Philosophy 20                                                                                                                                     W. Lycan
Spring, 2001                                                                                                                                        M. Bauer
                                                                                                                                                          M. Bell
                                                                                                                                                          G. Dowell
                                                                                                                                                          N. Lawrence
INTRODUCTION TO PHILOSOPHY:
MAIN PROBLEMS

Text

J. Feinberg and R. Shafer-Landau (eds.), Reason and Responsibility, Tenth Edition (Wadsworth).

Office hours and e-mail

Lycan: T 1:30 - 4:00, or by appointment; Caldwell Hall 215B.  ujanel@isis.unc.edu.  Web site:  www.unc.edu/~ujanel.
Bauer:  MW 11:00-12:00, or by appointment; Caldwell Hall 205. mdbauer@email.unc.edu.
Bell:  F 10:15-12:15, or by appointment; Caldwell Hall 107B. mbell@email.unc.edu.
Dowell:  M 10:00-11:00, W 1:00-2:00, or by appointment; Caldwell 205.  dowell@unc.edu
Lawrence:  MF 10:00-11:00, or by appointment; Caldwell 206C. nancyl@email.unc.edu

Course organization and assignments

On Mondays and Wednesdays there will be lecture.  On Fridays, beginning January 19, we will break up into our discussion sections.

There will be two 4-page papers, with a rewrite of the first, counting 35% each, and a final (20%).  The remaining 10% is for degree of participation.  Occasionally we will have little ungraded exercises.
 

Syllabus

January 10, 12:  What philosophy is.  The question of freedom and responsibility.  Reading:  B.F. Skinner, “Beyond Freedom and Dignity.”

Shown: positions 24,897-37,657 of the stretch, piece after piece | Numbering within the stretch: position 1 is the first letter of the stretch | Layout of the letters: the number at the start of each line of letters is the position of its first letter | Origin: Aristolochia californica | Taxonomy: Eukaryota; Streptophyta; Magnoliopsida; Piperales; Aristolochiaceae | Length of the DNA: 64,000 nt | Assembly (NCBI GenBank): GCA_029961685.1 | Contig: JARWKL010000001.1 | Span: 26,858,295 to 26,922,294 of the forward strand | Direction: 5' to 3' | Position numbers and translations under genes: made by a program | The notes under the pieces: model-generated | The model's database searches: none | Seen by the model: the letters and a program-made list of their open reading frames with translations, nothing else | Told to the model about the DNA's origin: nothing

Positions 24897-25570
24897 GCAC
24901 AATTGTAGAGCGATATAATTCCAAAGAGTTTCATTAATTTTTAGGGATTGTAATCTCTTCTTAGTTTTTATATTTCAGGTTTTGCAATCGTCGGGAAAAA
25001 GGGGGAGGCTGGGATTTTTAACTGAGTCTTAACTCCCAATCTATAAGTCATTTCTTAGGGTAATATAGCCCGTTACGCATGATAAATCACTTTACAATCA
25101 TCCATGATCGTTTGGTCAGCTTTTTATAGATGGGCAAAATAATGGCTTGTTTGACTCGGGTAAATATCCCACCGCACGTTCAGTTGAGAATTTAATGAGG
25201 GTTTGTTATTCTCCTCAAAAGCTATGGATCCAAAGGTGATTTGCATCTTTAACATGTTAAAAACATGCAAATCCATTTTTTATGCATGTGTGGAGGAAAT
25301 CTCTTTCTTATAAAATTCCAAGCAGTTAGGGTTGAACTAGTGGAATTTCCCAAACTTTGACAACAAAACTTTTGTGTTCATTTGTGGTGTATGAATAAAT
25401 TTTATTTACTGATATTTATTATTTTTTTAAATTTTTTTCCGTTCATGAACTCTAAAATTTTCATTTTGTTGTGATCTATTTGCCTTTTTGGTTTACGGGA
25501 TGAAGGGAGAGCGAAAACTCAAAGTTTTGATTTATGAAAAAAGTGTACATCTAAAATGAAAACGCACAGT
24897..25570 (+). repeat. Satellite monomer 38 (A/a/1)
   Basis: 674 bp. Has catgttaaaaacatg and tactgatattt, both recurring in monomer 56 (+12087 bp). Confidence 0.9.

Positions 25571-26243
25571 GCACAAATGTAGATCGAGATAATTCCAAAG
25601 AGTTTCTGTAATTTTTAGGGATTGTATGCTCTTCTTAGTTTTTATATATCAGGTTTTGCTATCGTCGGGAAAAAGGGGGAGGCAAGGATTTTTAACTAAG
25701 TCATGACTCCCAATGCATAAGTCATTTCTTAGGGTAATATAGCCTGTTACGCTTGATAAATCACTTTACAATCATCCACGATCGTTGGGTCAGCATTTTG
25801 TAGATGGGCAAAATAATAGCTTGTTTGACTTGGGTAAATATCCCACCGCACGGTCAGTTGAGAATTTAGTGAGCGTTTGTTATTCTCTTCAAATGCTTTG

January 17:  Freedom and responsibility, continued.  Friday: Sections beginReading:  Paul Holbach, “The Illusion of Free Will”; C.A. Campbell, “Has the Self ‘Free Will’?”

Week of January 22:  Compatibilism.  Reading:  A.J. Ayer, “Freedom and Necessity”; Walter T. Stace, “The Problem of Free Will.”

Week of January 29:  Knowledge and skepticism.  Reading:  René Descartes, Meditation I (pp. 151-154); John Pollock, “A Brain in a Vat.”

Week of February 5:  Responses to the skeptic; certainty and the mental.  Friday: Paper #1 due in sectionReading:  Descartes, Meditation II (pp. 154-158).

Week of February 12:  The Pragmatist position.  Reading:  Charles Sanders Peirce, “The Fixation of Belief,” “Some Consequences of Four Incapacities.”

Week of February 19:  The mind-body problem.  Reading:  Jerome A Shaffer, “The Subject of Consciousness.”

Week of February 26:  The mind-body problem, continued.  Reading: Paul M. Churchland, “Behaviorism, Materialism and Functionalism.”

Week of March 5:  The special problem of qualia.  Wednesday: Rewrite of Paper #1 dueNo sections Friday. Reading: Frank Jackson, “The Qualia Problem.”

Spring Break (wine, significant others, and song).

Week of March 19:  Personal identity and survival.  Reading: Terence Penelhum, “Survival: The Problem of Identity”; Daniel C. Dennett, “Where Am I?”

Week of March 26:  The existence of God.  Cosmological arguments. Reading:  Saint Thomas Aquinas, “The Five Ways”; Samuel Clarke, “A Modern Formulation of the Cosmological Argument.”

Week of April 2:  The Argument from Design.  Reading:  William Paley, “The Argument from Design.”

Week of April 9:  The problem of evil and suffering.  Wednesday: Paper #2 dueNo sections Friday (Good Friday holiday).  Reading:  David Hume, Dialogues Concerning Natural Religion, Parts X and XI (pp. 64-74).

Week of April 16:  Moral right and wrong.  The Utilitarian theory.  Reading: John Stuart Mill, Utilitarianism, Chapters 1 and 2.

Week of April 23:  Moral motivation:  Egoism, selfishness, and altruism.  Reading: Joel Feinberg, “Psychological Egoism”; Ayn Rand, “The Ethics of Emergencies”; James Rachels, “Ethical Egoism,” Peter Singer, “Famine, Affluence, and Morality.”

April 30:  Moral questions, continued.  May 2: Review session.

Final exam, Friday, May 4, 8:00 a.m.
 

Honor code

    The Chancellor has asked faculty to include the following statement in all course syllabi.

    The Honor Code prohibits lying, cheating or stealing when these actions involve academic processes or University, student or academic personnel acting in an official capacity.  The Campus Code requires students to conduct themselves in such ways as not to impair the welfare or the educational opportunities of others in the University community.  As a UNC student, you have accepted a commitment to the Honor Code and the Campus Code, and the principles of academic integrity, personal honesty, and responsible citizenship on which they were founded more than 100 years ago.
    Academic dishonesty in any form is unacceptable, because it circumvents the purpose of the University's life and work.  As a faculty member, I have a responsibility to report any possible Honor Code violations to the Student Attorney General.  I trust that you will join me in supporting the Honor Code by signing the Honor Pledge on all written work, and by consulting me if you are uncertain about your responsibilities within this course.
We endorse this statement emphatically.  Thank you.